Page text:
Causes and Treatments for Summer Rashes
Increased heat, humidity and sun don’t do your skin any favors in the summer.
Northwestern Medicine Dermatologist Ahmad Z. Amin, MD, dives into common summer skin conditions beyond sunburn.
“Heat rash develops when sweat gets trapped underneath your skin due to blocked pores,” says Dr. Amin. “It presents as reddish bumps on the skin that can feel itchy or even prickly.”
Infants, the elderly and people who are obese are at a greater risk for developing heat rash.
You can prevent heat rash by:
- Wearing breathable clothing in intense heat.
- Seeking a cooler environment and reducing time in extreme heat.
Treatment includes over-the-counter creams and sprays.
You may only seek to avoid bug bites because they’re annoying, but protecting yourself against insects is vital in summer months to protect your health. Those bothersome bugs can carry insect-borne illnesses, like Zika virus, West Nile virus and Lyme disease.
Learn how to protect yourself and treat bug bites in this infographic.
Poison Ivy, Oak and Sumac
“The itchy, blistering rash associated with poison ivy, oak and sumac is caused by an oil in the leaves called urushiol. Many individuals are allergic to this substance,” says Dr. Amin. “The rash occurs when your skin encounters this oil, which is why you should wash your skin and any clothing immediately if you contact any of these plants.”
You can prevent poison ivy, oak and sumac rashes by:
- Wearing long sleeves, pants and gloves if you’re going to be in an area with any of these plants.
- Knowing what these plants look like and avoiding them.
If a rash appears, keep it clean, dry and cool. To treat itching, you can use calamine lotion or an over-the-counter cream containing diphenhydramine or hydrocortisone. Bathing in cool water with baking soda or oatmeal can also alleviate the itch. “The rash may need to be treated with topical steroids prescribed by a dermatologist. In severe cases, a patient may need several days of oral steroids.”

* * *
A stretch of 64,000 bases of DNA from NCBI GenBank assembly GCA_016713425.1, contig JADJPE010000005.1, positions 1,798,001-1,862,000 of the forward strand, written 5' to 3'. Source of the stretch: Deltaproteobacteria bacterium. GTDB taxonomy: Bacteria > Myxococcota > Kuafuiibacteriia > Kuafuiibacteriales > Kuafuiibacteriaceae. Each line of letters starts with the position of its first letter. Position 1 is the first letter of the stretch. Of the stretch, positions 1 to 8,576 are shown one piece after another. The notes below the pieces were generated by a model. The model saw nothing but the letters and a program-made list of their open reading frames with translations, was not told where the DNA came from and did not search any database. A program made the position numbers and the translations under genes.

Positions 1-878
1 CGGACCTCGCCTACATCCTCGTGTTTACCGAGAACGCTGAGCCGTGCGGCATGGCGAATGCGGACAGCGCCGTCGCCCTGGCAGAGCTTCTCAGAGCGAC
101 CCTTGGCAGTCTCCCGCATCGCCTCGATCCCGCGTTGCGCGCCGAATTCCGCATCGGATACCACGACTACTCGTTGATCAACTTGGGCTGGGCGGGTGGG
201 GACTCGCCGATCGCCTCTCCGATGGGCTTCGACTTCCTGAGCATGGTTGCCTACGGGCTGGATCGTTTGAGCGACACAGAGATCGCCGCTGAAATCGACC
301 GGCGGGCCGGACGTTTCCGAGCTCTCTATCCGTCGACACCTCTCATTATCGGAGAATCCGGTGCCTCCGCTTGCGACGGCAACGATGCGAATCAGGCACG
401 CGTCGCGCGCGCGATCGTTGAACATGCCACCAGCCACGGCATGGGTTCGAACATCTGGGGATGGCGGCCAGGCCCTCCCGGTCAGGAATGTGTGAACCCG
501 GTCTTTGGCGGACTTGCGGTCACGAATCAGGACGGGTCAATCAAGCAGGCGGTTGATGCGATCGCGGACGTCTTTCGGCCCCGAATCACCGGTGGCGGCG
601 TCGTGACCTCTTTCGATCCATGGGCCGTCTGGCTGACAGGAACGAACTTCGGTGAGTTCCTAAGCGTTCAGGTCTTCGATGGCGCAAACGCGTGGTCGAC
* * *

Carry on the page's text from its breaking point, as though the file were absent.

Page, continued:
Fungi love warm, moist environments — just like your shoes in summer.
“The same type of fungi — dermatophytes — cause jock itch, ringworm and athlete’s foot,” says Dr. Amin. “They feed on the keratin in the hair, skin and nails, causing an itchy and often red scaly rash.”
Athletes foot can be treated with over-the-counter and prescription antifungal creams.
“Known as cercarial dermatitis, swimmer’s itch is a reaction to a parasite that can be found in bodies of fresh water such as lakes and ponds,” says Dr. Amin.
Swimmer’s itch appears as bumps that look like pimples and can onset within minutes or even days after swimming in water with parasites. The rash usually affects exposed skin (not areas covered by the bathing suit). The condition will generally resolve on its own in a few days without treatment.
If treatment is needed, you can try:
- Over-the-counter anti-itch creams
- Bathing in baking soda or oatmeal to curb the itch
- Cool compresses to the affected area
Just like fungi, bacteria thrive in warmth and moisture, and can cause folliculitis in warmer months. Folliculitis presents as red bumps or even pustules in areas on the body more prone to moisture, like the thighs and glutes in summer months.
“One of the most common causes of folliculitis is heat and sweat,” says Dr. Amin. “Wear looser clothing at the gym, shower after a sweaty workout, wash your workout clothes regularly and avoid lounging in sweaty clothes.”
Summer derm concerns? Consult a Northwestern Medicine dermatologist.